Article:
Cell balancing is an extremely important aspect of LFP banks. When you have lead acid batteries in series they can be purposely over charged/equalized to a 15.5V pack voltage and they will, in a sense, self balance. With LFP banks this will not happen due to the knee ranges. As a cell becomes full the voltage all of a sudden skyrockets and the cells need to be in balance in order to charge and discharge at matched voltages.
TOP BALANCE vs. BOTTOM BALANCE:
There is much controversy over top vs. bottom balance mostly due to confusion over differing uses.
A bottom balance simply means the cells are balanced at the lowest "safe" voltage and all cells will converge and match exactly at say 2.75 VPC. In the EV world bottom balancing is almost always the preferred method, and makes the most sense, with high loads and frequent opportunities to completely drain the bank. In EV the car is then brought back to the garage and charged with ONE charge source.
1-Discharge cell using a 20-30A load to 2.50V
2-Let the cell rest at room temp for 24 hours and allow voltage to rebound
3-The cell will now be resting somewhere between 2.75V and 2.85V
4-Apply the load and stop discharging at exactly 2.65V
5-Allow voltage to recover for about 6 hours
6-Repeat load discharge to 2.65V until the resting stable voltage of each and every cell is 2.75V
7-As you get closer and closer to resting voltage of 2.750V a small resistor can be used as opposed to the large load.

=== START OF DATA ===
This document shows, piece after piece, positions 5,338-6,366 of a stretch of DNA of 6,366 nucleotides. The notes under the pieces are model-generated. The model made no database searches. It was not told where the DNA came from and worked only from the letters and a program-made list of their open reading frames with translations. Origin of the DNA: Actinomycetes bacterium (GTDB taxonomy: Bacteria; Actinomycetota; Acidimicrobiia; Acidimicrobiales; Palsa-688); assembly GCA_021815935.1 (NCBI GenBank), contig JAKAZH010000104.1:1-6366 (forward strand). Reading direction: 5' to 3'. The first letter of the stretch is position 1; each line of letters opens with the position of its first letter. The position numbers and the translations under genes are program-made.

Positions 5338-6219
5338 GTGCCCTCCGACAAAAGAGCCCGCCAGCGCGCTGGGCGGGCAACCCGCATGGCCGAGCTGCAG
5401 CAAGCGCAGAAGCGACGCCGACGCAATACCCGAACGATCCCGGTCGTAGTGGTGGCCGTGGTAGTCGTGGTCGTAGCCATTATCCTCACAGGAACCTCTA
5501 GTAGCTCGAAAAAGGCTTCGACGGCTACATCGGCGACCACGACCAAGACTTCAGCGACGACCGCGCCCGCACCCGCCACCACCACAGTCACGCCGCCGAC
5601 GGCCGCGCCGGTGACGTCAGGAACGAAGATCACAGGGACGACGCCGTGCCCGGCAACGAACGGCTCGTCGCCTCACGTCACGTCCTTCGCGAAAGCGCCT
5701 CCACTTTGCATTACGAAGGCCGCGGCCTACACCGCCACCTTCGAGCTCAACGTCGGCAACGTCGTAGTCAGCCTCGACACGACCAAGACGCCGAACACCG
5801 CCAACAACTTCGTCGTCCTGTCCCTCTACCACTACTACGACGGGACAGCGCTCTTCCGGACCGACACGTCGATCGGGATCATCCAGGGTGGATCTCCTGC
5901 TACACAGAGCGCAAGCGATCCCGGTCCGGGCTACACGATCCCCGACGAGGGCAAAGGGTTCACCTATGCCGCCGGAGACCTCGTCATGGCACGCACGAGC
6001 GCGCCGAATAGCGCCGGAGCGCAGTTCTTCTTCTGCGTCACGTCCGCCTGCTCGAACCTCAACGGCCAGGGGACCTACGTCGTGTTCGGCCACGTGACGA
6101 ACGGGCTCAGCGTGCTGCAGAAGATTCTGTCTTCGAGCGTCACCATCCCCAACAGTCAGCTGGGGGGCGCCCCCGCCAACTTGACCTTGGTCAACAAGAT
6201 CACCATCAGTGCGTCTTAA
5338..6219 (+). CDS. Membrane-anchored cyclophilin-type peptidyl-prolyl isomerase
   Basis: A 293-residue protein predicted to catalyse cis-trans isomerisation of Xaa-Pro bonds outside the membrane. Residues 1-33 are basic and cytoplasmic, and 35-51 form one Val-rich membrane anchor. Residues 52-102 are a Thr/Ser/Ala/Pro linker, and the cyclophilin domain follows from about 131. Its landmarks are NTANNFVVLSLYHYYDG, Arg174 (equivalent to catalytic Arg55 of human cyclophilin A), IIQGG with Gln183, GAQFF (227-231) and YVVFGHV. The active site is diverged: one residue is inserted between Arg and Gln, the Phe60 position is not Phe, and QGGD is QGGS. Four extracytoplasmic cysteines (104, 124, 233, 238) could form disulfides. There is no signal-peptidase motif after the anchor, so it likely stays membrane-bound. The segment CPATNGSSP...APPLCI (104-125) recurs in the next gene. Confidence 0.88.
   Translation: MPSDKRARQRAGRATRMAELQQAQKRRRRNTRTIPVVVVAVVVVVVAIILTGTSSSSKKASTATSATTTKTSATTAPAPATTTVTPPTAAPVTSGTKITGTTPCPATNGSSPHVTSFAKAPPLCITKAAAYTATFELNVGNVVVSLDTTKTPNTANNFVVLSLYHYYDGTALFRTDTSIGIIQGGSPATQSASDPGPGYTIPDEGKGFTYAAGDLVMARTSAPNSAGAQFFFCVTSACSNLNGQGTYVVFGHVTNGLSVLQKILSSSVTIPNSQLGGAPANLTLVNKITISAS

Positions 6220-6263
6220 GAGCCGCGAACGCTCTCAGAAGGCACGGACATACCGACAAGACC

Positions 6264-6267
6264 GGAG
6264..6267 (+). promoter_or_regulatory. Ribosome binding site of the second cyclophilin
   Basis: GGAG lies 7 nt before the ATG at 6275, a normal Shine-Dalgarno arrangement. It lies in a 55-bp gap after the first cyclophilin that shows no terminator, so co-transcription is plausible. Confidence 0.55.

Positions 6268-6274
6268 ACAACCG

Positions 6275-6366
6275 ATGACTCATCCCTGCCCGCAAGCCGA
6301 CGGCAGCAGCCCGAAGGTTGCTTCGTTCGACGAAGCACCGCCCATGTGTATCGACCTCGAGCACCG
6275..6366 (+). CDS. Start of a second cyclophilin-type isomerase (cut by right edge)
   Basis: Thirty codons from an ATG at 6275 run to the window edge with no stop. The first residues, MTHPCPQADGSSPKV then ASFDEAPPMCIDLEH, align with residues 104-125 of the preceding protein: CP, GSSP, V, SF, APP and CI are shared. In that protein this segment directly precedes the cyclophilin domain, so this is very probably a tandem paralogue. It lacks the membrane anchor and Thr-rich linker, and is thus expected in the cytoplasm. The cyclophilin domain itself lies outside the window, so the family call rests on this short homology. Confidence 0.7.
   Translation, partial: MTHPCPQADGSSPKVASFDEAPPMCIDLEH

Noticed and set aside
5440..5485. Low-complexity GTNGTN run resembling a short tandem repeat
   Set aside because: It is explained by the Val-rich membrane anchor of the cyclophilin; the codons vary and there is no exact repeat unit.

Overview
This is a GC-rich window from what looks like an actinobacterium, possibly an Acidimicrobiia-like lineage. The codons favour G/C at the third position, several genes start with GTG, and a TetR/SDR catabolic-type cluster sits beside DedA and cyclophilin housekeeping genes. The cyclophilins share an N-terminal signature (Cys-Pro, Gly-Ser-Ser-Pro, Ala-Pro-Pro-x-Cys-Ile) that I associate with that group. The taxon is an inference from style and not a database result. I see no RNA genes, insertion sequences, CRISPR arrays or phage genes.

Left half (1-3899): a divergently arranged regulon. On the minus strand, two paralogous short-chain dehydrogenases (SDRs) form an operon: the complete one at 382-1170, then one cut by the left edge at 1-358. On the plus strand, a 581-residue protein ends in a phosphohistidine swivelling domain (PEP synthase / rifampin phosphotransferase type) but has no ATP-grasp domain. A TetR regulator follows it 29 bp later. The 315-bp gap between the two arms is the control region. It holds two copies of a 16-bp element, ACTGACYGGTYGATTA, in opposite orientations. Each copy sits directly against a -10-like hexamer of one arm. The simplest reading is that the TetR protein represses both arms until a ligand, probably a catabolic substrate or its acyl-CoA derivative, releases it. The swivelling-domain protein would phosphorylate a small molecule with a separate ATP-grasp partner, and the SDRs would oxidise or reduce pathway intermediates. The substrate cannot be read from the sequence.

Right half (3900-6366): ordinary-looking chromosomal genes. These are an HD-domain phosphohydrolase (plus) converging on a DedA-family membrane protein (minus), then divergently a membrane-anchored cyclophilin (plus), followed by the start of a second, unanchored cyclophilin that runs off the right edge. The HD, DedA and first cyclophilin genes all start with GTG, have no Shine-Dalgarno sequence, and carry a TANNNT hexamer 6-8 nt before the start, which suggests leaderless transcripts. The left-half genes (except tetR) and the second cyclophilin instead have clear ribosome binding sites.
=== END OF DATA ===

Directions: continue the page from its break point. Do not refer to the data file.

Once all cells rest at 2.750V and stay there the cells are bottom balanced.
NOTE: A guy recently dropped off 4 cells he was having trouble "balancing". He was attempting a bottom balance and intending on using these for fractional "C" use stopping at 70% DOD.. He had spent countless hours trying to bottom balance these cells, and he did.
So what's the problem? The problem is that at a 14.0V pack voltage he had one cell at 3.65V and one cell still at 3.380V!!!! His cells tested at varying capacities and thus the cell with the lowest capacity was firing into the upper knee sooner than the rest, even at a pack charge voltage of 14.0V. These were cells with an absolute MAX cell voltage of 3.600V. With a bottom balance and used cells (I don't suggest buying used cells) he was sending once cell into the dangerous upper knee even at just a 14.0V charge rate. I conducted a top balance for him and the cells now all remain well balanced at the upper charging voltage range. On the low end one cell will still fall off the cliff early, but at 70% DOD that does not happen.
On boats we have multiple charge sources, shore charger, alternator, solar, wind, hydro or even hydrogen fuel cells. Our risk of cell imbalance is more pronounced at the top end rather than the bottom end. We run a much higher risk of over charging imbalanced cells than we do by over discharging, like the electric vehicle (EV) guys do, but it can still be a risk.. For off-grid / marine use top balancing is quite often the preferred method so the cells converge or are in excellent balance at the top, when fully charged, rather than when dead or fully discharged...
In theory the BMS would always protect the cells at either the bottom or the top end but keeping the cells well balanced ensures an extra level of protection, just as keeping charging voltages out of the upper knee range does. Don't discharge below 80% DOD and have a max charge voltage of 3.5VPC / 14.0V for a 12V bank, and your cells will be very happy.
Whether you choose to top or bottom balance is a personal choice. I chose a top balance for this bank and even after 750 cycles the cells have tended to converge in cell voltage rather than diverge.
PHOTO: In the photo the four Winston cells have been individually & very carefully charged to 3.75VPC with the bench top power supply shown. The cells were then wired in parallel and allowed to sit for multiple days but weeks or months is even better, if you have the time...
TIP: When ordering cells ALWAYS order extra cell jumpers so that you can wire the cells in parallel and top balance if you choose to do so.